Heavy metal leaching from mine tailings as affected by organic amendments
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A column experiment was conducted to investigate Zn, Cd, and Pb leaching from mine tailings as affected by the addition of organic amendments. Composted yard waste, composted cattle manure, and cattle manure aged for one month increased heavy metal leaching from mine tailings when compared to an unamended control. Aged cattle manure and composted cattle manure significantly increased Zn concentration in the leachate. The maximum Zn concentration in leachate from the manure-amended treatments was as high as 3.7 mg/L, whereas Zn concentrations from the control were less than 0.7 mg/L. All organic amendments increased Cd leachate concentrations. The presence of aged cattle manure greatly increased Pb concentrations in the leachate from less than 10 microg/L for the control treatment to higher than 60 microg/L. Lead concentration in leachate was positively correlated with inorganic carbon, total organic carbon, total carbon and bicarbonate. Although organic amendments increased Zn, Cd, and Pb leaching when compared with the control treatment, Zn concentrations were lower than the 5 mg/L secondary drinking water standard, and Pb concentrations were only minimally higher than the 15 microg/L drinking water standard. Cadmium concentrations from manure treatments exceeded the 5 microg/L drinking water standard but only during the first 15 days. Organic amendments may encourage establishment of vegetation in mining areas that may minimize heavy metal contamination through runoff and erosion. However, increased risk due to heavy metal leaching in the presence of organic amendments should be carefully considered.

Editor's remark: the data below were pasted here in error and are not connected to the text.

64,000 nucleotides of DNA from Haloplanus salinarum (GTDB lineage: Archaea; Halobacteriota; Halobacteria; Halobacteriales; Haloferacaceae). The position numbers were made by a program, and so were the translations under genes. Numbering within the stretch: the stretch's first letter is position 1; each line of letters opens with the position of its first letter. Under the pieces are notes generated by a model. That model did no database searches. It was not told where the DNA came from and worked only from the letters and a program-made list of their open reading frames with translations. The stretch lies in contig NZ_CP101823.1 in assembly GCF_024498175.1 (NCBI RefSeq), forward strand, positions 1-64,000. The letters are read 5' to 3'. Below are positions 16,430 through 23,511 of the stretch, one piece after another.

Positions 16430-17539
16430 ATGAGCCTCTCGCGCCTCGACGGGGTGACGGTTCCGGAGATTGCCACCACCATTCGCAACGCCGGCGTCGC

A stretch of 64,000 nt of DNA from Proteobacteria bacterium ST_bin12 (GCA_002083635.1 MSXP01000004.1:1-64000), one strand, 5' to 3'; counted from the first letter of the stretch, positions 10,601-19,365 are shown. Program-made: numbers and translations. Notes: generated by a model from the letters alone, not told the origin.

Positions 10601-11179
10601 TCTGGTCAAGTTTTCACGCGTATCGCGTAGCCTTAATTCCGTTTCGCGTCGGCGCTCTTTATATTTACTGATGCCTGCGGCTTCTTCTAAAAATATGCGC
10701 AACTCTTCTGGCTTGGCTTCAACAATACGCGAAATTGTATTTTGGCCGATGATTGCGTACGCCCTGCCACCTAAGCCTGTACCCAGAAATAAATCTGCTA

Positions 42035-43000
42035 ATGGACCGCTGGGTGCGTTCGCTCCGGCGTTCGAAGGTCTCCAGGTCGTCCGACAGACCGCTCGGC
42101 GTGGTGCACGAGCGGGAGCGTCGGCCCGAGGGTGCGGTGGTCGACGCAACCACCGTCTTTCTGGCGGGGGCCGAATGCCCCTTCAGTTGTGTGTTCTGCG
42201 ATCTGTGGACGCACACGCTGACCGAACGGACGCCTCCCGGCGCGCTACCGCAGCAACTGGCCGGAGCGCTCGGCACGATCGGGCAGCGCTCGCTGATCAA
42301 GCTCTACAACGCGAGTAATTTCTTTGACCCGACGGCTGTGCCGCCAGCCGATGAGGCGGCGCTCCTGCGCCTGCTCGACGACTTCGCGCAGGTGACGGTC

author list (cited authors)
Schwab, P., Zhu, D., & Banks, M. K.